Interesting video above on a study from Volvo about when, from a total production and use point of view, its electric cars become less of an overall emissions burden than their most-equivalent internal combustion cars (Volvo’s own report on it, in pdf form, is here). The gist of it is that EV cars are less of an emissions burden in the long run, but the point at which they become so may be later than you think, and will depend on where you live, how you drive and how you get your electricity in general.
Which… yes? This finding, if accurate, is not a huge surprise for me. I don’t expect EV cars to be magical creatures without carbon and other environmental burdens. That said, some points popped up in the video are relevant to me: ICE cars are close to being as efficient as they can be, from an environmental point of view, while electric vehicles are only at the beginning of their efficiency journey; power grids across the world are getting cleaner and will continue to do so over time; and there are local benefits to EVs (cleaner air, etc) even if the larger-scale benefits are not a great in the immediate time frame.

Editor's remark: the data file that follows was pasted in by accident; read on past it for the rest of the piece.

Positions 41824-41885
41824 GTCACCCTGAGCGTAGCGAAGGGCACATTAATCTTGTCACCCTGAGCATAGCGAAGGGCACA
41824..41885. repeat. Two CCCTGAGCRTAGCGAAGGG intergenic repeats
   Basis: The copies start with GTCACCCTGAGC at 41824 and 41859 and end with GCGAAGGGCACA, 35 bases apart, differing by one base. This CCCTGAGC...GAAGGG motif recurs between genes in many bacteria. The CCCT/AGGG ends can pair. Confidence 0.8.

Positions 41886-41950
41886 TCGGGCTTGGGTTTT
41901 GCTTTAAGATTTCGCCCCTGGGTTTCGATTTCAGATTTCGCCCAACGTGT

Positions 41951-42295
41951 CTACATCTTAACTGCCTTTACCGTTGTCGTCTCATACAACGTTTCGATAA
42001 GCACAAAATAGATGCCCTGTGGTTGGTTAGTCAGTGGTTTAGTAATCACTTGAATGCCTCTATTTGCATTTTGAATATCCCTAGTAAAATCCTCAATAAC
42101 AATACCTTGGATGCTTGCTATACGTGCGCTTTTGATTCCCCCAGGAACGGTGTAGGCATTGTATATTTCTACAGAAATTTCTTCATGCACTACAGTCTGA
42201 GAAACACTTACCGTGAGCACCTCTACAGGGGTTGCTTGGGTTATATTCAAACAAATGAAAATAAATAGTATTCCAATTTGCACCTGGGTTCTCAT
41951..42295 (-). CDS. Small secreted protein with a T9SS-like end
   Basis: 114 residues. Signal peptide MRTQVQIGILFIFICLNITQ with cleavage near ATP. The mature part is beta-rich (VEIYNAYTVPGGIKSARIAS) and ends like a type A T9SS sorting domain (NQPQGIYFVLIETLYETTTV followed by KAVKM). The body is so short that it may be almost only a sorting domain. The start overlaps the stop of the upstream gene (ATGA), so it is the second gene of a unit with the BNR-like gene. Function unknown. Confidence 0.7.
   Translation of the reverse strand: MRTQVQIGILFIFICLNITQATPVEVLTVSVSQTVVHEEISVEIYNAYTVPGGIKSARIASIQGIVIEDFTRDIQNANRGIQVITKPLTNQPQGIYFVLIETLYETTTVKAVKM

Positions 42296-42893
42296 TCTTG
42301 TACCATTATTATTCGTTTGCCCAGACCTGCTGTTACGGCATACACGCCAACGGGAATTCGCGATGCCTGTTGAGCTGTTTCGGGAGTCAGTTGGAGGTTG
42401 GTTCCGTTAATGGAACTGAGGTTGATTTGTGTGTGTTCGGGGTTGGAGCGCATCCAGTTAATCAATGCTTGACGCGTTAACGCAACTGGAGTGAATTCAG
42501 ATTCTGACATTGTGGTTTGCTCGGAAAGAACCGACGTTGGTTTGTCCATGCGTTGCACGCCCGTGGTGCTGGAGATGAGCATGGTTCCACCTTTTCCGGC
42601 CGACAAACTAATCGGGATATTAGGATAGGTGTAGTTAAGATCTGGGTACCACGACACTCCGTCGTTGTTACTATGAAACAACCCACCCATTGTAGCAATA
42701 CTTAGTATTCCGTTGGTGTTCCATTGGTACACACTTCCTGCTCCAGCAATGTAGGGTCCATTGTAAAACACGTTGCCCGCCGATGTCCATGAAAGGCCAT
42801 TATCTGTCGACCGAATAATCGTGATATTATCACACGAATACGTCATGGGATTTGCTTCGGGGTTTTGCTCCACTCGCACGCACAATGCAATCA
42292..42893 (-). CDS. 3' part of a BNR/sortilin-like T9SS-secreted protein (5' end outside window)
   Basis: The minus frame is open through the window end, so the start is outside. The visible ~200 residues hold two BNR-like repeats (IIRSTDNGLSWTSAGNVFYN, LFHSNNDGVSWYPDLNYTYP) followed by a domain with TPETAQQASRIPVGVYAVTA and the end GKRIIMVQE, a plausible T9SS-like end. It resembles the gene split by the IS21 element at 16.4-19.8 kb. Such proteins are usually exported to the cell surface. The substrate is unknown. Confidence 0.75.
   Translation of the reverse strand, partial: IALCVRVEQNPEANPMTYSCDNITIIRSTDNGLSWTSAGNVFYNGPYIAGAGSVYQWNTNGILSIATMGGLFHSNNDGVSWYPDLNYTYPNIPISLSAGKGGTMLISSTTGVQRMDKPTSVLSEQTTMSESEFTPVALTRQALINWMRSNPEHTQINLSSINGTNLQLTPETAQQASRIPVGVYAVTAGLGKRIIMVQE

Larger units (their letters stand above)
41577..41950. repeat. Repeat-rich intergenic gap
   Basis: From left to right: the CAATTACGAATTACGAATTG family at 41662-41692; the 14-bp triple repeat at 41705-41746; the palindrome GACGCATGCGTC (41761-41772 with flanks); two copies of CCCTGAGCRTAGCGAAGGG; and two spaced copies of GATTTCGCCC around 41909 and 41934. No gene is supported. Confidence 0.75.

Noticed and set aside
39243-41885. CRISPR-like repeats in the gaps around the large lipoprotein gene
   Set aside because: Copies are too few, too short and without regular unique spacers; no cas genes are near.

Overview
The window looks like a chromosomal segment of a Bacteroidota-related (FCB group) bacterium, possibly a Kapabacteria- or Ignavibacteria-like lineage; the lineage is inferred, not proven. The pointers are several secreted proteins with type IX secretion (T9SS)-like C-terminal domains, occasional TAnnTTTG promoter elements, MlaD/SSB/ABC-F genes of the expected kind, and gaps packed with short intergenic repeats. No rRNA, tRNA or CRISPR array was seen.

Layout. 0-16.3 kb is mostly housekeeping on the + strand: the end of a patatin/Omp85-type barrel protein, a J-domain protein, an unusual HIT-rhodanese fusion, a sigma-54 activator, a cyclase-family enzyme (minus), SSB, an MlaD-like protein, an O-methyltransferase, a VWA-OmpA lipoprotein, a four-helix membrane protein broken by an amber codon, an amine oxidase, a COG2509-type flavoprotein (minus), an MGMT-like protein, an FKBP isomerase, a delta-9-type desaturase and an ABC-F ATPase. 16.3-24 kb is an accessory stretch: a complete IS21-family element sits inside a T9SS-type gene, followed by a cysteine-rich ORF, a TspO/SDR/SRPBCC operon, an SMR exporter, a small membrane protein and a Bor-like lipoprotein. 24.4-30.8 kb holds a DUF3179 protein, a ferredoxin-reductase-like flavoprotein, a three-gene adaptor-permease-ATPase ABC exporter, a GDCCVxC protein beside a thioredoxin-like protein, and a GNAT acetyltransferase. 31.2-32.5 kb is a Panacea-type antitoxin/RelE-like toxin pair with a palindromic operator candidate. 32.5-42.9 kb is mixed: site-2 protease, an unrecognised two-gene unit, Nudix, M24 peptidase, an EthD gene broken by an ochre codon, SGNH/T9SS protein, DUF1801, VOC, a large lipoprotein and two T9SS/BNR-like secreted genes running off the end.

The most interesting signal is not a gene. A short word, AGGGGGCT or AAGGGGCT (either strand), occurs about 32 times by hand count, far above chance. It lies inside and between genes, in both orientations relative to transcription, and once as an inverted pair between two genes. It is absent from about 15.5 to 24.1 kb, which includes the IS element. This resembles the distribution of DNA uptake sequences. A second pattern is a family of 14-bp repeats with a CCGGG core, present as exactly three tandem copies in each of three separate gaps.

There’s also a benefit which is not mentioned in this video but which is not trivial for me from a philosophical point of view, which is reducing my contribution to propping up various petrochemical regimes and organizations, both foreign and domestic. Every little bit counts in this regard, if you ask me.
All of which is to say that we’re still in the early days of the electric vehicle conversion, and I have reasonable faith that things will get better from here. And in the meantime, the next car we get, barring an immediate emergency purchase, is still going to be an electric one. I’m looking forward to it.